Chapter 5 – Project Life Cycle, Scope, Charters, Proposals

5.7. S.M.A.R.T. Goals in Projects

Setting Project Objectives in the Initiation Phases

The project initiation phase is the first phase within the project management life cycle, as it involves starting up a new project. Within the initiation phase, the business problem or opportunity is identified, a solution is defined, a project is formed, and a project team is appointed to build and deliver the solution to the customer. A business case/proposal (sometimes called a feasibility study) is created to define the problem or opportunity in detail and identify a preferred solution for implementation. The business case/proposal includes:

  • A detailed description of the problem or opportunity with headings such as Introduction, Business Objectives, Problem/Opportunity Statement, Assumptions, and Constraints
  • A list of the alternative solutions available
  • An analysis of the business benefits, costs, risks, and issues
  • A description of the preferred solution
  • Main project requirements
  • A summarized plan for implementation that includes a schedule and financial analysis

SMART Project Objectives

In the early 1980s, George T. Doran introduced the SMART set of criteria for projects, goals and objectives. SMART is an acronym for Specific, Measurable, Achievable, Realistic, and Time-Related/Timely. The smart criteria have been applied in many different areas of management, including project management. Let’s take a look at each of Doran’s criteria as they apply to project management.

SMART goals: specific - what do you want to do? Measurable - how will you know when you have reached it? Achievable - is it in your power to accomplish it? Realistic - can you achieve it? Timely - when do you want to accomplish it?
Figure 5.2: Smart Goals by Fanshawe College, CC BY-NC-SA 4.0 (click to enlarge)
  • Specific – A project needs to be specific about what it will accomplish. Unlike many organizational goals, the goal of a project should not be vague or nebulous. An organization may want to ‘make London, Ontario a great place to live’, but its projects need to focus on a specific goal. For example, a more specific goal would be to build a downtown farmers’ market. A project that is specific is one that can be clearly communicated to all team members and stakeholders. A specific project goal will answer the five ‘W’ questions:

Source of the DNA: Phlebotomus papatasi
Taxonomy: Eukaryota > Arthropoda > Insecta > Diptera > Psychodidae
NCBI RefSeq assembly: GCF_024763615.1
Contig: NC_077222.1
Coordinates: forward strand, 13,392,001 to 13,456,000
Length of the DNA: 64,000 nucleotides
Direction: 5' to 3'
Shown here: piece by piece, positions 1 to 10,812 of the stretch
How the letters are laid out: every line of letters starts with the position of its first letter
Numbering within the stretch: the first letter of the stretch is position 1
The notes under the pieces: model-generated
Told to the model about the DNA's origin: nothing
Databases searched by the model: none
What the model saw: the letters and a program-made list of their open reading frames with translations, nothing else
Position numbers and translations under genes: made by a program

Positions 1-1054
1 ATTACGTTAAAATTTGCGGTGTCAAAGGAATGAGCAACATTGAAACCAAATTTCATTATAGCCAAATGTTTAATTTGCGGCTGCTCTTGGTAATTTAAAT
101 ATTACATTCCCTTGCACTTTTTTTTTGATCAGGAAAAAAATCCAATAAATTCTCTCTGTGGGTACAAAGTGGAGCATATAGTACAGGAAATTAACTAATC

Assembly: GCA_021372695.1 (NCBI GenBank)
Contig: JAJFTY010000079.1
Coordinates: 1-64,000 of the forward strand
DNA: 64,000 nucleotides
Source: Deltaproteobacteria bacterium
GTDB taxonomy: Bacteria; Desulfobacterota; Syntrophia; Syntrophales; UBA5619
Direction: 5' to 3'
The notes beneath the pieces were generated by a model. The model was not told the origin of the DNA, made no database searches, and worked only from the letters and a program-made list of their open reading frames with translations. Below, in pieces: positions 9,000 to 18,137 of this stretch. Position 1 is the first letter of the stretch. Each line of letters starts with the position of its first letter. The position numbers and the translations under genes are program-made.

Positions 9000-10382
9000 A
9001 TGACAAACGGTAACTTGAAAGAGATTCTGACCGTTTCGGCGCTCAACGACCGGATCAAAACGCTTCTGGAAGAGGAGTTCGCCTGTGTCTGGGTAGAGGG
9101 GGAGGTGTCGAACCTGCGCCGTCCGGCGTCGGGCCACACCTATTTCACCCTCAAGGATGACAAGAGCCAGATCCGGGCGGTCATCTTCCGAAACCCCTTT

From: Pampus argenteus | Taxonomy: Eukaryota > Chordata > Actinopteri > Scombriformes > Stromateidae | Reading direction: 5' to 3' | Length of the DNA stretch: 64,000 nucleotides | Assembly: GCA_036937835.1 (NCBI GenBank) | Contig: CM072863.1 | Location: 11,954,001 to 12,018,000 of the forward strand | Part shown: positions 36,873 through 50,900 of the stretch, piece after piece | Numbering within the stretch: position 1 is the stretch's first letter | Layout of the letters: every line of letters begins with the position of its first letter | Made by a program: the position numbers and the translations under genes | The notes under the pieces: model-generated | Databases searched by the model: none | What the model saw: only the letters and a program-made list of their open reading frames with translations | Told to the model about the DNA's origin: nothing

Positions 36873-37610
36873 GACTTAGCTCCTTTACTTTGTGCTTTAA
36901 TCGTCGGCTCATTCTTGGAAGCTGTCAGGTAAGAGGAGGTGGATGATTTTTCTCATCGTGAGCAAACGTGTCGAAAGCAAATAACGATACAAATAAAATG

1. What do we want to accomplish?
  2. Why are we undertaking this project?
  3. Who is involved or will be affected by the project?
  4. Where will this project be conducted?
  5. Which constraints (scope, time, money, risk, etc.) have been placed on our project?
  • Measurable – How will project progress and success be measured? What will be the measurable difference once our project is completed successfully? These measures should be quantifiable.
  • Assignable – Who will do the work? Can people be identified who have the expertise in the organization to complete this work? Or can the expertise be hired from outside of the organization?
  • Realistic – Is it realistic that the organization can achieve this project, given its talents and resources? This is a very important consideration for businesses of all sizes. Yes, it would be great to produce a new driverless car, but is that realistic, given the resources that the organization has available?